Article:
In what could be considered as a big blow to the anti-piracy mechanism incorporated in Microsoft’s forthcoming Windows 7 operating system, the reports for the first crack in the yet to be publicly released OS has been doing rounds.
The first crack for the Ultimate edition of the OS emerged less than a week after the software giant released the OS to original equipment manufacturers (OEMs), according to reports from Softpedia.
The reported crack is based on a product activation key as well as certificate said to have been taken out from an OEM copy of Windows 7 that was made available on a Chinese web forum.
Although the crack is said to be restricted to the Ultimate edition, but it can further be used on all machines for both the 32-bit and 64-bit iterations of the OS. Incidentally, it enables the conversion of retail iteration of Windows 7 Ultimate to OEM iteration by following few simple commands.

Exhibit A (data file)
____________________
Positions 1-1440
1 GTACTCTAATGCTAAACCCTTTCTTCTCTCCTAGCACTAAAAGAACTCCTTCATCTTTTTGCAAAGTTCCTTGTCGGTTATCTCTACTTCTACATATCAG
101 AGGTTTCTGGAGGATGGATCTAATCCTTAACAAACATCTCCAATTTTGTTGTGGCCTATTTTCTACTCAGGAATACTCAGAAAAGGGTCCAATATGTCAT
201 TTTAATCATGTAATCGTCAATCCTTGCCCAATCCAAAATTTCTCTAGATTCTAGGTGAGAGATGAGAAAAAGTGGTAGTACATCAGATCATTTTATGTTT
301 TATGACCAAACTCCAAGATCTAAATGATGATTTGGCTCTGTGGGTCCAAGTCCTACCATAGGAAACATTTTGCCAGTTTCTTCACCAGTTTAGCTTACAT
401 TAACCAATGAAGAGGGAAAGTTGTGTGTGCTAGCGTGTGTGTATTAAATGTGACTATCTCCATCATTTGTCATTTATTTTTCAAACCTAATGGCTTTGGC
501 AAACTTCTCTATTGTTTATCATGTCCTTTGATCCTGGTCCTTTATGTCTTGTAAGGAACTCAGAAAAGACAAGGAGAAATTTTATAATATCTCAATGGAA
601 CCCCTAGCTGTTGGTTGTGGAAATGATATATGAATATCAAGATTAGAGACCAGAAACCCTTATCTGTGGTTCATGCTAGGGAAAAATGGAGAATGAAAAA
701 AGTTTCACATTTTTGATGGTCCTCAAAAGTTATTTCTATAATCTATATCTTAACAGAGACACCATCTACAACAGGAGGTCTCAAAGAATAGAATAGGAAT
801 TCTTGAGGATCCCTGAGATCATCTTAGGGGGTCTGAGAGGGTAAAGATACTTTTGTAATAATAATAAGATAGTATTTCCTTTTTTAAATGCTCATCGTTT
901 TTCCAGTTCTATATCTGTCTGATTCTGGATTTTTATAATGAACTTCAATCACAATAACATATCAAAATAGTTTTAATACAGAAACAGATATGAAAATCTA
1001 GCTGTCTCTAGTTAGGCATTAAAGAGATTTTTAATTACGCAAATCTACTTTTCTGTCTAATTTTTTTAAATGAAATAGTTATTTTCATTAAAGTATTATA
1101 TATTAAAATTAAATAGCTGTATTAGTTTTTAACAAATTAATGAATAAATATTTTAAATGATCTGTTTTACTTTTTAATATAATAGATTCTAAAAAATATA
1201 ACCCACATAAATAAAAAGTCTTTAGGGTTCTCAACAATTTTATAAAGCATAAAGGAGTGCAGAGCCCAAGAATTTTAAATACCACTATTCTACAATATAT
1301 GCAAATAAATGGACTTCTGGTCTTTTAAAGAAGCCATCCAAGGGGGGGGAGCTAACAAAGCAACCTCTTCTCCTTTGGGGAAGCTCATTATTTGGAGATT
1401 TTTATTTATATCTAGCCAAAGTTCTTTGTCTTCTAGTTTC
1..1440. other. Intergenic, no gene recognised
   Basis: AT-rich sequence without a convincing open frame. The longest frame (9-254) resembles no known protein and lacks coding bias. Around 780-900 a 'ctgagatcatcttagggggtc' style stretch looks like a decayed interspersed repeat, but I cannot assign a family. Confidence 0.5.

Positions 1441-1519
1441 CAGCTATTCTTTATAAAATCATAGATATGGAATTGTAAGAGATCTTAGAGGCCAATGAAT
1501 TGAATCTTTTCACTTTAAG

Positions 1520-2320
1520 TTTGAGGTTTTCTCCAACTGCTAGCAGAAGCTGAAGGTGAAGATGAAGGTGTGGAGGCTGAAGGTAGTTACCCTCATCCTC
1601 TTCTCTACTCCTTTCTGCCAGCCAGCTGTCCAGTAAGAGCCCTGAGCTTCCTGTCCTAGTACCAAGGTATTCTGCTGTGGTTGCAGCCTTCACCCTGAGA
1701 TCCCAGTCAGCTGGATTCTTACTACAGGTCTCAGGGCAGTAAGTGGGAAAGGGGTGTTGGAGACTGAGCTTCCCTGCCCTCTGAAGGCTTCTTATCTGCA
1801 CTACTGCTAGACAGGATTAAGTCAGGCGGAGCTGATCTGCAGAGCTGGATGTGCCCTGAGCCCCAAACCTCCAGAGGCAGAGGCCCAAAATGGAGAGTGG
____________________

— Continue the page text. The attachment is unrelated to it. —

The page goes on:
In order to avoid any unfavourable consequences, Microsoft has advised users not to download the new OS from unauthorised sources, as it could expose customers’ PCs to increased risks, including Trojans, viruses, data loss, identity thefts, t name a few.
Responding to the reports of crack, a Microsoft spokesperson said; “We are aware of reports of activation exploits that attempt to circumvent activation & validation in Windows 7, and we can assure customers that Microsoft is committed to protecting them from counterfeit and pirated software.”
It's hackers 1, Microsoft 0. It is only the beginning of a long war being waged between the two entities. Microsoft will surely come with a fix for this flaw before the hackers and pirate hit back with an even more elaborate hack. Windows XP hacked versions are already all over the web which gives you an indication who will win the battle.